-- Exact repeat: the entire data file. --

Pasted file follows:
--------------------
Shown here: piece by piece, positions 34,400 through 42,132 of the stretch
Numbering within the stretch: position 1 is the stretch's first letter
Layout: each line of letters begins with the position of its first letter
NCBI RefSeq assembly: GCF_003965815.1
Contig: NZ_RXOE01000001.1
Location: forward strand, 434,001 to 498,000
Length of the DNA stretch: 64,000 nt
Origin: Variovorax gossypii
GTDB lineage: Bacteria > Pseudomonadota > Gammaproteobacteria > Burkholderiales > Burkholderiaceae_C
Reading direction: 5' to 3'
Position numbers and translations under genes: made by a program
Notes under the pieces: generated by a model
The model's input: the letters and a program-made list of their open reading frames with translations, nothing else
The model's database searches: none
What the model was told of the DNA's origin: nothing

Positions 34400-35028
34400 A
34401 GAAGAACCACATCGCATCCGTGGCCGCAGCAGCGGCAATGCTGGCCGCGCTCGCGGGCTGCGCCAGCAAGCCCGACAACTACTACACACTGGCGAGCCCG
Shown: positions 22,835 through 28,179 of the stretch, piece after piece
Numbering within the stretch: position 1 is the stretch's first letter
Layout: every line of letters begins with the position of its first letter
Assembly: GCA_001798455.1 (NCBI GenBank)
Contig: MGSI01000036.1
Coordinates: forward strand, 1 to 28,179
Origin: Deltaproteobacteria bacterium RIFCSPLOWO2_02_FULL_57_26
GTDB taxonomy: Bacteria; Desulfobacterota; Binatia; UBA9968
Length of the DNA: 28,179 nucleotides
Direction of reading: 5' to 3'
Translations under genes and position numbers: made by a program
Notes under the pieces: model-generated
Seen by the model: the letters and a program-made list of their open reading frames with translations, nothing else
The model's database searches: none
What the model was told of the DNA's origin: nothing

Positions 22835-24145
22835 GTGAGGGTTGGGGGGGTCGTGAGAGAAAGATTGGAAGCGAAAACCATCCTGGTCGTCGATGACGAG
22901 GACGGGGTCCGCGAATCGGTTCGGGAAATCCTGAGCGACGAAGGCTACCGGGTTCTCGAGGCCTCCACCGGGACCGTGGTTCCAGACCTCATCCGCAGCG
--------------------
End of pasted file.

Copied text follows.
Shown here: piece by piece, positions 34,400 through 42,132 of the stretch
Numbering within the stretch: position 1 is the stretch's first letter
Layout: each line of letters begins with the position of its first letter
NCBI RefSeq assembly: GCF_003965815.1
Contig: NZ_RXOE01000001.1
Location: forward strand, 434,001 to 498,000
Length of the DNA stretch: 64,000 nt
Origin: Variovorax gossypii
GTDB lineage: Bacteria > Pseudomonadota > Gammaproteobacteria > Burkholderiales > Burkholderiaceae_C
Reading direction: 5' to 3'
Position numbers and translations under genes: made by a program
Notes under the pieces: generated by a model
The model's input: the letters and a program-made list of their open reading frames with translations, nothing else
The model's database searches: none
What the model was told of the DNA's origin: nothing

Positions 34400-35028
34400 A
34401 GAAGAACCACATCGCATCCGTGGCCGCAGCAGCGGCAATGCTGGCCGCGCTCGCGGGCTGCGCCAGCAAGCCCGACAACTACTACACACTGGCGAGCCCG
Shown: positions 22,835 through 28,179 of the stretch, piece after piece
Numbering within the stretch: position 1 is the stretch's first letter
Layout: every line of letters begins with the position of its first letter
Assembly: GCA_001798455.1 (NCBI GenBank)
Contig: MGSI01000036.1
Coordinates: forward strand, 1 to 28,179
Origin: Deltaproteobacteria bacterium RIFCSPLOWO2_02_FULL_57_26
GTDB taxonomy: Bacteria; Desulfobacterota; Binatia; UBA9968
Length of the DNA: 28,179 nucleotides
Direction of reading: 5' to 3'
Translations under genes and position numbers: made by a program
Notes under the pieces: model-generated
Seen by the model: the letters and a program-made list of their open reading frames with translations, nothing else
The model's database searches: none
What the model was told of the DNA's origin: nothing

Positions 22835-24145
22835 GTGAGGGTTGGGGGGGTCGTGAGAGAAAGATTGGAAGCGAAAACCATCCTGGTCGTCGATGACGAG
22901 GACGGGGTCCGCGAATCGGTTCGGGAAATCCTGAGCGACGAAGGCTACCGGGTTCTCGAGGCCTCCACCGGGACCGTGGTTCCAGACCTCATCCGCAGCG